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-   -   Rotating Boundary, Wheels (http://www.cfd-online.com/Forums/cfx/117559-rotating-boundary-wheels.html)

 ChrisR May 10, 2013 12:24

Rotating Boundary, Wheels

I tried to simulate a regid body with a diffusor and rotating wheels. But it seems like it dont work.

Without wheels my simulation is covergent after some iterations but i dont know how to setup the wheels.

I meshed it like in this picture :

Then I define the wheel as a no slip wall with a rotating velocity.

But i get an error that i have a significant normal component at one or more faces and that the angle between the velocity and the surface is almost 90 degrees.

Whats wrong? The ground is also moving.

Should i define the wheels as complete new domain and let the domain rotate?

And guidance would be great!

Ps: I use CFX Pre and ICEM

 evcelica May 10, 2013 13:44

Does global X go right through the center of all four wheels? No, It can't, so my guess is you will have to define the proper axis of rotation.

 Far May 10, 2013 13:49

Your wheels (geometry) is not modeled correctly.

 evcelica May 10, 2013 14:03

Quote:
 Originally Posted by Far (Post 426575) Your wheels (geometry) is not modeled correctly.

Oh wow, I didn't see that, I figured they were circles.
I think you have a flat tire so your car is losing control during the simulation :)

 Far May 10, 2013 14:10

In reality they are somehow flat at the intersection with road, but not as modeled in pics in above post. They look like a extruded part. Correct method would be to intersect wheels with road and give corresponding velocity to road (convert circular to rectilinear)

 ChrisR May 10, 2013 15:17

I heard that it wont work if i mesh the tires tangential to the road. Somebody told me that it would produce a "singularity" and wont work.

I could just model the tires to the road without the vertical transition and specify the "wheel wall" as wall boundary with a rotating velocity (with right axes ;) )and the "ground" as moving wall?

Would this work?

I'm thankful for your help :-)

 Far May 10, 2013 15:20

Tangential boundary will create problems for meshing or solver? If meshing, I can show you how to handle. But solver should not have any problem.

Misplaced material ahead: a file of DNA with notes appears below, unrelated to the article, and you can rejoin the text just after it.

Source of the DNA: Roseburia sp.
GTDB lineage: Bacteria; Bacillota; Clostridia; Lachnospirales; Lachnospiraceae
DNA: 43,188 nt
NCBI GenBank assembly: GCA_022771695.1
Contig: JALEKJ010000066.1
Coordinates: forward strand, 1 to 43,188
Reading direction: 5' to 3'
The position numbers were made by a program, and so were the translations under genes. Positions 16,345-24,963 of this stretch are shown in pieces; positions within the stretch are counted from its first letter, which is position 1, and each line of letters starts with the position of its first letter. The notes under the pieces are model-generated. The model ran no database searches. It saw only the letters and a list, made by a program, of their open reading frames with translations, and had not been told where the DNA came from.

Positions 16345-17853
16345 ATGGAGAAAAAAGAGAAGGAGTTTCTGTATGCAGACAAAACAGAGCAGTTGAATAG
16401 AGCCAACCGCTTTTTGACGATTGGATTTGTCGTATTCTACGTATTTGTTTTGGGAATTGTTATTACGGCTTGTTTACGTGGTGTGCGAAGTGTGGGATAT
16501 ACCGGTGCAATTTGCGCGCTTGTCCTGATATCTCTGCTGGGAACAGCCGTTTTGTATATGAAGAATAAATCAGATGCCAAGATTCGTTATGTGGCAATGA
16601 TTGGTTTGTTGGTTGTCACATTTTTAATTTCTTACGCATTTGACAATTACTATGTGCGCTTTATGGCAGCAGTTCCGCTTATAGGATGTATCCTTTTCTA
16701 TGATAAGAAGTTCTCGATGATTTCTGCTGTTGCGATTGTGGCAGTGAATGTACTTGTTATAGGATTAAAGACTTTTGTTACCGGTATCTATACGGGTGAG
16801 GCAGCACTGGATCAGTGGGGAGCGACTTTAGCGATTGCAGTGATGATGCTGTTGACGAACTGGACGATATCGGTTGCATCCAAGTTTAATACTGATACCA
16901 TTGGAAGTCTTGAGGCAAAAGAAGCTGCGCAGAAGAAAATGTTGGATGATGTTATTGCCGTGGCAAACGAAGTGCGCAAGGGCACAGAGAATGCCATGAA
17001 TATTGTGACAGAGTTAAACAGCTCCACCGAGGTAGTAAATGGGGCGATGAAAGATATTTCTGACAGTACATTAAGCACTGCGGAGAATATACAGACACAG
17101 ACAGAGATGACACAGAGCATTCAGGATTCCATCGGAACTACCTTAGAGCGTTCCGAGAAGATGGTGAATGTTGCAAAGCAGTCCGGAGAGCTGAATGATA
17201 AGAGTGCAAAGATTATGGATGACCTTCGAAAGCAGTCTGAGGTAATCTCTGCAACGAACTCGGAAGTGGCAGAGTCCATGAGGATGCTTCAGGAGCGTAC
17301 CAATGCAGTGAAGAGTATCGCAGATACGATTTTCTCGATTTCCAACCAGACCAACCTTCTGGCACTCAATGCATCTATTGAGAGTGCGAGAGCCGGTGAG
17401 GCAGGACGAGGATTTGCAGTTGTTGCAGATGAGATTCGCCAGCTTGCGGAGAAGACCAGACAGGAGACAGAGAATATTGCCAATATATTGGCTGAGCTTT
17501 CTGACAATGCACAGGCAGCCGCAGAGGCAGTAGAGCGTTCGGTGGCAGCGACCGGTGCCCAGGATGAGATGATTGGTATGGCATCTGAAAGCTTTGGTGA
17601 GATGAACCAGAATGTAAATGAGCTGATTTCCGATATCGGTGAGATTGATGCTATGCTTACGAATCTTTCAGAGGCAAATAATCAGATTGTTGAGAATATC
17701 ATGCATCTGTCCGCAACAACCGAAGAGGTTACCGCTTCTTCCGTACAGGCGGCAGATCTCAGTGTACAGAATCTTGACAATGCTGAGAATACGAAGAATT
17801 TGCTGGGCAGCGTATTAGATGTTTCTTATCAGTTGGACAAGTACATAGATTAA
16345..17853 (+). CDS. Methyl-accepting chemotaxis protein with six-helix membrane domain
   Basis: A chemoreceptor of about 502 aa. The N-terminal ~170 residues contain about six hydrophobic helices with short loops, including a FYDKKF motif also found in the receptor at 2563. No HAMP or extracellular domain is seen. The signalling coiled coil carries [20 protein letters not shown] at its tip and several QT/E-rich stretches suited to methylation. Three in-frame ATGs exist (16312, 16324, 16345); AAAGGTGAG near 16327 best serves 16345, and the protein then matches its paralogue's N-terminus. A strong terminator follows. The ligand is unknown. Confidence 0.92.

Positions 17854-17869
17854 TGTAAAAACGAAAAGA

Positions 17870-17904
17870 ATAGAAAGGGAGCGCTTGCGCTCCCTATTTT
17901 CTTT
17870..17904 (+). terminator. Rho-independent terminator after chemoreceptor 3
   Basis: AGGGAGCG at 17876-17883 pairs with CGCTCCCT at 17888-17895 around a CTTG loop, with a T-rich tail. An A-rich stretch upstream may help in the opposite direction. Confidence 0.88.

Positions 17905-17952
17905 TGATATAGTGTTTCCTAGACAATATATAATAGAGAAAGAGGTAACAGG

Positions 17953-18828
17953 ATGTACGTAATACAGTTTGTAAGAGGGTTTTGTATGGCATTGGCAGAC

Quote:
 with right axes
I saw this type of setting (i.e. giving different rotation axis to different parts) in Fluent but don't know how to activate this options in CFX.

 ChrisR May 10, 2013 16:39

I could also do it in fluent if its easier to setup.
I still wonder if i should define it as wall in one fluiddomain or should i do three bodys- For each wheel a solid and the fluid domain?

I think the solution with one domain would suit better, but if the wheel is tangential to the ground i create 3 domains? :confused:

 ghorrocks May 10, 2013 23:38

Do not model rotating tyres with a rotating frame of reference. This can all be modelled in the single stationary frame of reference with a tangential velocity (which happens to rotate).

Also, the funny little bits at the bottom of the tyres to eliminate the cusp point will make it MUCH easier to mesh this. If you are not interested in little details like this you will find this assists immensely.

 Far May 11, 2013 01:04

 ChrisR May 11, 2013 03:54

I think i first try to manage the right axis and if this dont work i change the mesh.

But how can i find out "where" the middle of the tyre is? I have no cad the next few days. Is there a good way in icem or cfx to do this?

Should the transition bits also rotate?

 Far May 11, 2013 04:10

In ICEM put two points on periphery of tyre at location 0.25 and 0.75 or 0.0 and 0.5 and create midpoint

 ghorrocks May 11, 2013 06:44

Just to check - are you doing this simulation with a rotation frame of reference or with just rotating boundary conditions?

Noe that if you are doing it with rotating BC then as the effective frame of reference for the simulation is translating with the vehicle, then the rotation axis for the wheel is through its centre, with the road surface having a tangential velocity backwards.

 Far May 11, 2013 11:30

You may find it interesting : Post # 14 and image no 3

http://www.cfd-online.com/Forums/ans...rmula-one.html

For boundary conditions, now it is clear that you have to specify road a tangential velocity = omega * R (radius of wheel) in back ward direction.

 ChrisR May 14, 2013 04:39

It is my "backup" plan to mesh it tangential.
But i will first try it with the bits.

But i think i cant find proper points to define my axis of rotation

Front tyre:

Start: 1200 | 515.392105 | -175
Oriantation : 800 | 515.392105 | -175

Back tyre :

Start : 1 100 | -656,65112 | -175
Oriantation : 800 | -656,65112 | -175

I attached my geometry, could someone who is better than me in icem(i think almost everybody) check the geometry for the proper middle of the tyres? That would help me alot.

http://dfiles.eu/files/2awsgnn1y

If i mesh it like this http://www7.pic-upload.de/thumb/14.0...zitq33aend.png

do i have to calculate the rotating speed with 175 mm or with 160 mm?

 ghorrocks May 14, 2013 08:02

If you are trying to get the rotational speed of the tyres correct based on the sag, then the correct answer is in between these two values. But I would not worry about minor details like this, it is unlikely that this small difference in the rotational velocity makes a difference anyway. If you do not believe me run them both and compare them - I bet they are the same.

 ChrisR May 14, 2013 08:52

Then my axes are probably false?

 Far May 14, 2013 12:31

175 would be the better choice. But as indicated by glenn, difference would be very minor.

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